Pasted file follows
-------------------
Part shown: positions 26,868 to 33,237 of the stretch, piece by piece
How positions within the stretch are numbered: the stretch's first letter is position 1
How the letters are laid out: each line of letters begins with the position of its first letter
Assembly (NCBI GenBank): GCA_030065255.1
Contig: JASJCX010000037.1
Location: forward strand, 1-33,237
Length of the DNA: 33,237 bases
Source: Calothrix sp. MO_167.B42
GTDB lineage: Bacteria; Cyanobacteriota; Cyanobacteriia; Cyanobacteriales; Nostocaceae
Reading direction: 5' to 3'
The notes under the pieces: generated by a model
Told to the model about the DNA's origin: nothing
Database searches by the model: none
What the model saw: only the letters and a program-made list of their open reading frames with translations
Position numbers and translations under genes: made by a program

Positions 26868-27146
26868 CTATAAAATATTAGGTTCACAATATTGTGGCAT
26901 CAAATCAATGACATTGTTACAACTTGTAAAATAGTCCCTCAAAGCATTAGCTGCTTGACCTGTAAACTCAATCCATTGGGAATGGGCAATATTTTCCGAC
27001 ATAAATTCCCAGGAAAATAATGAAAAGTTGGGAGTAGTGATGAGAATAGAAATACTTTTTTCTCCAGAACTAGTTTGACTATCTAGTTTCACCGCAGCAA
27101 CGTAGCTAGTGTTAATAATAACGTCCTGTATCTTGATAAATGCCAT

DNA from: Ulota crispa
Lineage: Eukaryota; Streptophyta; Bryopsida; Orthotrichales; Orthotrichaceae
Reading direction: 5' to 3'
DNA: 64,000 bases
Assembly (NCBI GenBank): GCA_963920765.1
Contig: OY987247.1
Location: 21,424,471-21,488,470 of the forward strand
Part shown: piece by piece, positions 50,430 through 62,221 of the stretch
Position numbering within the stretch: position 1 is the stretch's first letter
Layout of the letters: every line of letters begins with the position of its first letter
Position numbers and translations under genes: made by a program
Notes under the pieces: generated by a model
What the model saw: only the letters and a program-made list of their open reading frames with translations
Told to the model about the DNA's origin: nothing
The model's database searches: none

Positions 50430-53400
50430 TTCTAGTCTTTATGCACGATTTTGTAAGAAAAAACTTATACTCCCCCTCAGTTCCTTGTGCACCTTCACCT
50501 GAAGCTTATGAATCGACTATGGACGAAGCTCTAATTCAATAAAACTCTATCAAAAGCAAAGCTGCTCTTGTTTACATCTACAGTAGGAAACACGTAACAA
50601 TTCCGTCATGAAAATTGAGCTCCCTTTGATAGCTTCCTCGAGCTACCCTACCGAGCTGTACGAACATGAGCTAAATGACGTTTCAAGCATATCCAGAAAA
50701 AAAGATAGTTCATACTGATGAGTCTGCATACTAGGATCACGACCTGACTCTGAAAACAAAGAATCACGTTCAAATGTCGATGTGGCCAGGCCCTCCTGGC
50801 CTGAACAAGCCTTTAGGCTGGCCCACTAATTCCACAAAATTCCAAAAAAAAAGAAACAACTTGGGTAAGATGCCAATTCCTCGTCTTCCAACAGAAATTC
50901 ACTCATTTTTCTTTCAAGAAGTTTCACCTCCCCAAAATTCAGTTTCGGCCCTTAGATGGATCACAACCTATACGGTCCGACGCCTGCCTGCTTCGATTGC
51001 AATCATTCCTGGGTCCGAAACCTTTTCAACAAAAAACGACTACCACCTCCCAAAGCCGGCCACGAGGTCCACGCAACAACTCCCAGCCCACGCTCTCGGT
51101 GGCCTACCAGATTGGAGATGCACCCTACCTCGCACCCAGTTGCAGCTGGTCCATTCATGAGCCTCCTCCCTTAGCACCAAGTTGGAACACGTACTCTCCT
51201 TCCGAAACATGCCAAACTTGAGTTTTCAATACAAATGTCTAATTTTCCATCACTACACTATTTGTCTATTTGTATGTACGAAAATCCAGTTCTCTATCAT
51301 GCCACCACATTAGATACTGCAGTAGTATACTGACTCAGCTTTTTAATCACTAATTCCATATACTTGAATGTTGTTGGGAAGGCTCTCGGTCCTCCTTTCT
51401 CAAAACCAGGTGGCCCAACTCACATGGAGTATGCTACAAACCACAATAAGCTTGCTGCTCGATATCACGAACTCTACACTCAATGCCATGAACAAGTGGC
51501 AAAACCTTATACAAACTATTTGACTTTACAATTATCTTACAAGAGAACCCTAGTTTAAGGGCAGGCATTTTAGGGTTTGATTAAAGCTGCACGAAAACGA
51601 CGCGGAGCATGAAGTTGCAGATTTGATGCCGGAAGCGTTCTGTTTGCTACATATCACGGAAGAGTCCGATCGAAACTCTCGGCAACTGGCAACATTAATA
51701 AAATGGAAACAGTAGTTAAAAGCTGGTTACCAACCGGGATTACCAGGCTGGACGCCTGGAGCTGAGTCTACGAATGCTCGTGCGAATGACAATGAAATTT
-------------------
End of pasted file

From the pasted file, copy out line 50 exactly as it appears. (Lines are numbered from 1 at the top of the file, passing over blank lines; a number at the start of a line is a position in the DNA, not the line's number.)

51701 AAATGGAAACAGTAGTTAAAAGCTGGTTACCAACCGGGATTACCAGGCTGGACGCCTGGAGCTGAGTCTACGAATGCTCGTGCGAATGACAATGAAATTT